The American Cancer Society recommends regular screening for individuals at average risk beginning at age 45, with earlier initiation and more frequent screening for those with higher risk factors.

colorectal_cancer_colonoscopy

Promoting Awareness and Education:

 

Colorectal Cancerpolyps Month serves as a platform for raising awareness about the importance of colorectal cancer screening, risk factors, symptoms, and available resources.

Educational campaigns, community events, social media initiatives, and media outreach efforts are instrumental in disseminating information and encouraging individuals to prioritize their colorectal health.

Advocacy organizations, healthcare providers, and individuals affected by colorectal cancer play pivotal roles in promoting awareness and advocating for policies that support prevention, screening, and access to care.

colorectal_cancer_lifestyle_changes

Lifestyle Modifications for Prevention:

 

While some risk factors for colorectal cancer, such as age and family history, are non-modifiable, adopting a healthy lifestyle can help mitigate the risk of developing the disease.

Dietary changes, such as consuming a balanced diet rich in fruits, vegetables, whole grains, and lean proteins while limiting red and processed meats, are recommended.

Regular physical activity, maintaining a healthy weight, avoiding tobacco use, moderating alcohol consumption, and managing chronic conditions like diabetes and hypertension contribute to overall colorectal health.

 

Advocacy Efforts and Support Networks:

 

Colorectal Cancer Month provides an opportunity for advocacy organizations, healthcare professionals, survivors, caregivers, and individuals affected by colorectal cancer to come together and amplify their voices.

Advocacy efforts focus on raising funds for research, supporting patient assistance programs, and advocating for policy changes that prioritize colorectal cancer prevention, screening, and treatment.

Additionally, support networks and resources are available to provide emotional, practical, and financial support to individuals and families affected by colorectal cancer.

 

Conclusion: Nourishing Your Gut for a Healthier You

 

Colorectal Cancer Month serves as a poignant reminder of the importance of prioritizing colorectal health and taking proactive steps to prevent and detect colorectal cancer early.

By raising awareness, promoting screening initiatives, advocating for policy changes, and supporting research efforts, individuals and communities can make a tangible impact in the fight against colorectal cancer.

Together, we can strive towards a future where colorectal cancer is a preventable and treatable disease, ultimately saving lives and improving outcomes for those affected by the condition.

 

colorectal_cancer_month_infographic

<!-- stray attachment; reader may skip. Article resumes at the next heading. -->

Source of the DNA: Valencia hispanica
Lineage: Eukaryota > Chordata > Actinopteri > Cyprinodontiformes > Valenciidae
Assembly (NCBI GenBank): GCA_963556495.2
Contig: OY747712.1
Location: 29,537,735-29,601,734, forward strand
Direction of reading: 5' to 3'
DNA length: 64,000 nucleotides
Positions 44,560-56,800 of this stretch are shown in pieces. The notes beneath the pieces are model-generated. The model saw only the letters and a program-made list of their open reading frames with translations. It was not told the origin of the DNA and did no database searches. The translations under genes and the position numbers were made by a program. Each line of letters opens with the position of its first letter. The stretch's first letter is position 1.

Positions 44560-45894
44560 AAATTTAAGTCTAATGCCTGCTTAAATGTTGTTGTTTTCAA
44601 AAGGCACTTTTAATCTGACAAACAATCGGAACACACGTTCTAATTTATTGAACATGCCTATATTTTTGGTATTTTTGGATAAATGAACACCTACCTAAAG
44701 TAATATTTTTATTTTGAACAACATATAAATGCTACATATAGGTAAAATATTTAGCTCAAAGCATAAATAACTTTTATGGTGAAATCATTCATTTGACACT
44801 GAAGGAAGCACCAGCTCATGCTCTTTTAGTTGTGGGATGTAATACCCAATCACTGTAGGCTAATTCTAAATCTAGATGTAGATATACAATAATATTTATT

Get In Contact with The Expert – Dr. Deetlefs


Dr Deetlefs has admitting rights and performs endoscopies at both Mediclinic Milnerton and Life Vincent Pallotti Hospitals.

Services include consultations for gastrointestinal and liver related diseases with a specific interest in inflammatory bowel disease and iron deficiency anemia caused by obscure gastrointestinal bleeding.

He furthermore performs numerous more specialised procedures such as capsule endoscopy, double balloon enteroscopy, ERCP and various interventional procedures including polypectomies for large polyps, haemostasis of bleeding lesions, ablation of Barrett’s oesophagus and placement of feeding tubes (PEG).


Gi Doc Capetown is a practice founded to provide medical solutions in the area of gastroenterology.

Over the years, Dr Eduan Deetlefs has earned the reputation of a trusted health expert providing consultative, diagnostic, and therapeutic endoscopic and related services to patients in
Cape Town and beyond.

If you would like to book an appointment with a gastrointestinal (GI) specialist or would simply like more information on a particular GI topic, don’t hesitate to use our online booking form or call Dr. Deetlefs at 021 551 867.

 

DISCLAIMER: PLEASE READ CAREFULLY

The information on this website is to provide general guidance. In no way does any of the information provided reflect definitive medical advice and self-diagnoses should not be made based on information obtained online. It is important to consult a Gastroenterologist or medical doctor regarding ANY and ALL symptoms or signs including, but not limited to: abdominal pain, haemorrhoids or anal / rectal bleeding as it may a sign of a serious illness or condition. A thorough consultation and examination should ALWAYS be performed for an accurate diagnosis and treatment plan. Be sure to call a physician or call our office today and schedule a consultation.

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Our website information is not intended or implied to be a substitute for professional medical advice, diagnosis or treatment. Please consult a doctor about your specific condition. Only a trained physician can determine an accurate diagnosis and proper treatment.